After watching Geoffrey Lawton’s Greening the Desert (Lawton, 2015), it is clear that one reason permaculture was ideally suited to application in the Jordan Desert was that the land in this area was so poor that traditional agricultural methods simply could not be used. This as primarily because the area suffered from low rainfall and high levels of salt in the soil, making traditional methods impossible.
Another reason permaculture was ideally suited to this area was that the people farming there were desperately in need of assistance; the methods they were already using were expensive and unsustainable, as well as yielding poor results. Unlike more prosperous areas, this was an area where non-traditional methods could stand a chance of being accepted because the needs of the people were so extreme. However, it is not the case that permaculture was without flaws or limitations in this area, either. In discussing the significant amount of controversy that has surrounded the rise of permaculture in public awareness, a CNN article suggests that a criticism levelled against permaculture is that it may be less than accessible to those who need it most: ‘They argue the method is time-consuming in the early stages and that makes the system hard to get off the ground in many places’ (CNN, 2009, n.p.).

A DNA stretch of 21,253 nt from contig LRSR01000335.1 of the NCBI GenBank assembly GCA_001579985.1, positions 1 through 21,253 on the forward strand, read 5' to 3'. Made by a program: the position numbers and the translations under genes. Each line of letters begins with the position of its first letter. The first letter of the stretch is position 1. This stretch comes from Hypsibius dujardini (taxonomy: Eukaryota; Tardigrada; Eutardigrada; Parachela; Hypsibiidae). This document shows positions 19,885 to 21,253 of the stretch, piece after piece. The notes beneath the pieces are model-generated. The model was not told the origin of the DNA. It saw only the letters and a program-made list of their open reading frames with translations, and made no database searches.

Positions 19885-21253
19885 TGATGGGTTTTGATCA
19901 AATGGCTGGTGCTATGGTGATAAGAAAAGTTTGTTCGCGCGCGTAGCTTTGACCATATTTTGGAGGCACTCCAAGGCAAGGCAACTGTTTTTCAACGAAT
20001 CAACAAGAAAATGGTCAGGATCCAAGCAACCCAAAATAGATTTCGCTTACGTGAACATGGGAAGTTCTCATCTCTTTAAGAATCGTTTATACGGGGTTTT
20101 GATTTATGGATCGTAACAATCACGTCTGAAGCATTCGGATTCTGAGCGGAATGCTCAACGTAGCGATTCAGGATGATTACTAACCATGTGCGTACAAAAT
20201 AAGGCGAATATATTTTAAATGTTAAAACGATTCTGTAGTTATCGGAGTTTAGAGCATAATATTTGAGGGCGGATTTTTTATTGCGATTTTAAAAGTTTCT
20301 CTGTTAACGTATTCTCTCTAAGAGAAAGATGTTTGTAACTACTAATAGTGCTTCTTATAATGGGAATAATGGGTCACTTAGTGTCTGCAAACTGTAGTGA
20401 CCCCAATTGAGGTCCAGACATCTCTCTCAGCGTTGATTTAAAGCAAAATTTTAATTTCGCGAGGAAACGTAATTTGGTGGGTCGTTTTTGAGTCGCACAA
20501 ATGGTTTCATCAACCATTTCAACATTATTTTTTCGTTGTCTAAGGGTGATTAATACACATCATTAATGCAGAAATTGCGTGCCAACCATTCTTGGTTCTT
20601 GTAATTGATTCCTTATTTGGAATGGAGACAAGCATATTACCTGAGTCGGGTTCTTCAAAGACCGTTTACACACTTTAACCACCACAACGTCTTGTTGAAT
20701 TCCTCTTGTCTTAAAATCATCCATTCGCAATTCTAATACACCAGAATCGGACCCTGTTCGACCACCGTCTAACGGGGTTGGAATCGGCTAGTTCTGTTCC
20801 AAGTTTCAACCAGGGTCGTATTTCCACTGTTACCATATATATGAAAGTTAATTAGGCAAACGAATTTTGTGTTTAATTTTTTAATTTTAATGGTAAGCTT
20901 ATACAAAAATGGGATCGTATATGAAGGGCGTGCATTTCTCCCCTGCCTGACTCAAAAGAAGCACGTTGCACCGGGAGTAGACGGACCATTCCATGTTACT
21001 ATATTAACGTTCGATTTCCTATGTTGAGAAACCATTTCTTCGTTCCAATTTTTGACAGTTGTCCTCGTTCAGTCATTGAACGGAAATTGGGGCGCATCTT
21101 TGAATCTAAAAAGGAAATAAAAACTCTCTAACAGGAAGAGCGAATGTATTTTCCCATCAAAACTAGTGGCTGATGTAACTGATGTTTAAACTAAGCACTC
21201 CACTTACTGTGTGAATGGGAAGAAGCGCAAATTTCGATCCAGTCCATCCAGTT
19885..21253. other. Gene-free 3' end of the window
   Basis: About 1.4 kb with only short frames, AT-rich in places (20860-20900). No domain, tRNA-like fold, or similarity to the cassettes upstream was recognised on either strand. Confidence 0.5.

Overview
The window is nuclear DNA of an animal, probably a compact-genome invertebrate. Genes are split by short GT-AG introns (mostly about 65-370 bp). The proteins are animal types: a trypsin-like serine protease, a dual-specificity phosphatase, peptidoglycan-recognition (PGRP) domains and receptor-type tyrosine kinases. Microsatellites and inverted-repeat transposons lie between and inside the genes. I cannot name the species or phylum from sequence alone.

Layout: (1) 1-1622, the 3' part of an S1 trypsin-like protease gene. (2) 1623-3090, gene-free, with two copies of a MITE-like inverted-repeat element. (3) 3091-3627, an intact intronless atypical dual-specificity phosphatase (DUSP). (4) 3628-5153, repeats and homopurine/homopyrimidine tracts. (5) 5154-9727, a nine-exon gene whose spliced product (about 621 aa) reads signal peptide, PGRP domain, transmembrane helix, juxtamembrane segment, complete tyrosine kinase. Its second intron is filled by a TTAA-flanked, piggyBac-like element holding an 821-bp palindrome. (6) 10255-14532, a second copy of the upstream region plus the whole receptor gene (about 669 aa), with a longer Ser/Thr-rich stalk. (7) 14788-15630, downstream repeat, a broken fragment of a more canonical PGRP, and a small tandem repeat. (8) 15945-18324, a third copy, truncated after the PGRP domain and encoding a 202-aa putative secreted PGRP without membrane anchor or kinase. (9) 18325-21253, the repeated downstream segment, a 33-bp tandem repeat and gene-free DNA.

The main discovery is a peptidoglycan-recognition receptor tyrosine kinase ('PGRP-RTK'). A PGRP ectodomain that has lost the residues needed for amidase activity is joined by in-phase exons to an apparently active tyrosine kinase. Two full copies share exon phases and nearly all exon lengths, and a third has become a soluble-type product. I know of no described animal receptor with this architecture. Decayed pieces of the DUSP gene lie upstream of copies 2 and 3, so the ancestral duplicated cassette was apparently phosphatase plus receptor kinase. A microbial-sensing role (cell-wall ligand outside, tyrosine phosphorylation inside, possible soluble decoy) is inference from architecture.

The extreme need of the inhabitants of this area, which made it possible for permaculture to be accepted, is also one reason why it might not be ideally suited to application in the Jordan Desert: this method requires large investments of capital and resources to be successful. A second reason it might not be ideal is the time needed to establish this kind of project. While scientists and experimenters such as Lawton have the time and resources to spend on establishing a permaculture site, those who actually need to benefit from it ‘ the farmers and inhabitants ‘ are unlikely to have the same time and resources to implement such systems for themselves. With this in mind, permaculture risks becoming another route to dependency for these communities.
- CNN (2009, October 7). ‘Making Barren Lands Bountiful.’ Retrieved from: http://www.cnn.com
- Lawton, G. (2015, February 25). ‘Permaculture: Greening the Desert.’ Retrieved from: https://www.youtube.com/watch?v=2xcZS7arcgk.